A private museum in Moscow set up by a Russian tycoon who has fled the country will continue to run as normal, its director says.
The real estate developer Boris Mints opened the Museum of Russian Impressionism in the former Bolshevik confectionery plant in 2016. At the end of May, news emerged that Mints and his family had fled to London, reportedly to avoid possible criminal investigation in Russia over bank dealings.
“Nothing has changed” in the running of Mints’s museum in Moscow, its director, Yulia Petrova, said in an email to The Art Newspaper. She noted that the institution has just opened an exhibition, Impressionism in the Avant-Garde (until 19 September), hosted an international conference, and is planning a survey this autumn of the work of the Futurist artist David Burliuk.
Whether Mints will continue to fund his museum from the UK is unclear; Petrova declined to discuss the tycoon’s ongoing support of the institution. Queries were referred to his 01 GROUP company which, in turn, referred them back to the museum.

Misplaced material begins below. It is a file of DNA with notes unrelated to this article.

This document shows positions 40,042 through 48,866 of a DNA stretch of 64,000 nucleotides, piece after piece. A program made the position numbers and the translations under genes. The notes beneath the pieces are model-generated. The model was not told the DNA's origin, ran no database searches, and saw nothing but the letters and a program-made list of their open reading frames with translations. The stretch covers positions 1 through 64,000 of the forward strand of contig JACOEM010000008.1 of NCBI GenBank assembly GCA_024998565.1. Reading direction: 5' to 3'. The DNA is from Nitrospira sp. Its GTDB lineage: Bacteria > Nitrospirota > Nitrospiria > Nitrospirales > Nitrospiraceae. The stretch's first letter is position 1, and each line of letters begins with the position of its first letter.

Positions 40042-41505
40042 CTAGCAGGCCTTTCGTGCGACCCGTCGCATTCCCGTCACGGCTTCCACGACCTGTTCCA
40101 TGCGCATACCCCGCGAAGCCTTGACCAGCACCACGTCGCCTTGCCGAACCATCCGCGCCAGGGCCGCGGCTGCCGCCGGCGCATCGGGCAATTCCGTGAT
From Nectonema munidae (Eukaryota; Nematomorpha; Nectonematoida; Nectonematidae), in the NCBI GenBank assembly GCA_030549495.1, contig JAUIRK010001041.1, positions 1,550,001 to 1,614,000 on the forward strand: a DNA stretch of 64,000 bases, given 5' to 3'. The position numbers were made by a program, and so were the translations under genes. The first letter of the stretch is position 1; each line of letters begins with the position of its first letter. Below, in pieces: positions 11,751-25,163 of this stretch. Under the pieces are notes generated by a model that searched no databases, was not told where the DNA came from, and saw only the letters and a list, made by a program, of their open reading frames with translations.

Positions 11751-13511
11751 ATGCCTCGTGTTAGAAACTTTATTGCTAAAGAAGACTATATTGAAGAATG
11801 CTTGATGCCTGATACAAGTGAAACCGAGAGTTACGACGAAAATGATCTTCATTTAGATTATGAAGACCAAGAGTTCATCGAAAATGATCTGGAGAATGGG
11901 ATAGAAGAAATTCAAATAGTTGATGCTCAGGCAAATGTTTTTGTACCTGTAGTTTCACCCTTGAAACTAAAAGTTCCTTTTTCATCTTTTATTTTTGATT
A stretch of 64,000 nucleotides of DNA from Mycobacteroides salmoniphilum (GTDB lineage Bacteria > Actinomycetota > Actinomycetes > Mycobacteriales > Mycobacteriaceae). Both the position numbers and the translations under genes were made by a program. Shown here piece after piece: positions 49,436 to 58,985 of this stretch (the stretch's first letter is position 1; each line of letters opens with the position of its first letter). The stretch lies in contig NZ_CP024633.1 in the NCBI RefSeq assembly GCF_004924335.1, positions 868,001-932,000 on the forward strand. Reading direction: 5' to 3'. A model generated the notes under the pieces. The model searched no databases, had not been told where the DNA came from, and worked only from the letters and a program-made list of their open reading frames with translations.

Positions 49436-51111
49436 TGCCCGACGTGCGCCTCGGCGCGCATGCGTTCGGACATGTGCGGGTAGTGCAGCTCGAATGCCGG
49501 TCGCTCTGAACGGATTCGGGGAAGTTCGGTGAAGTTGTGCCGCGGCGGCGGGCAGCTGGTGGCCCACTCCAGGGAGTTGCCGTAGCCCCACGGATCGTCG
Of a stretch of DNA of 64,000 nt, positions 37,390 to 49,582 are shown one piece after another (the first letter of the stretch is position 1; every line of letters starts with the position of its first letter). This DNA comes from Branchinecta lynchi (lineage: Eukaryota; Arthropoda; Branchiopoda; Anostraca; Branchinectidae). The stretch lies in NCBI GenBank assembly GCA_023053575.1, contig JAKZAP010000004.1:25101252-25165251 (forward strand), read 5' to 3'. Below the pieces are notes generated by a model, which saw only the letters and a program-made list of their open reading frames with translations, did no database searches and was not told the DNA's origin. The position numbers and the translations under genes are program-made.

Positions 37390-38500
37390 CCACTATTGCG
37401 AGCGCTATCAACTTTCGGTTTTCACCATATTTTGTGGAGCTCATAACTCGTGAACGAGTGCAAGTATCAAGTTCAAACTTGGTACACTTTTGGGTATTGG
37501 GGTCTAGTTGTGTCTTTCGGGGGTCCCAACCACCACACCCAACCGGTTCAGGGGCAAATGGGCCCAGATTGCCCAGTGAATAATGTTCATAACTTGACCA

Although the Russian government has increasingly encouraged private museums, for example by promoting legislative initiatives to spur their development, it does not provide any funding. A spokesperson for Russia’s Ministry of Culture says that private museums “do not receive any kind of benefits or financing” from the ministry but that “we understand the necessity of building dialogue with [these institutions, which] make an important contribution to promoting a positive image of Russia abroad” and promoting culture to a domestic audience.
The risk of an institution being funded primarily by just one or two wealthy individuals underscores the need to create foundations and endowments that can help them weather contingencies, says Anton Belov, the director of the Garage Museum of Contemporary Art in Moscow which was set up by Dasha Zhukova and Roman Abramovich and is now run by a foundation.
The billionaire Leonid Mikhelson, who is building a major museum, GES-2, in a former power plant opposite the Kremlin, runs it through the V-A-C Foundation, which he set up to administer his art collection.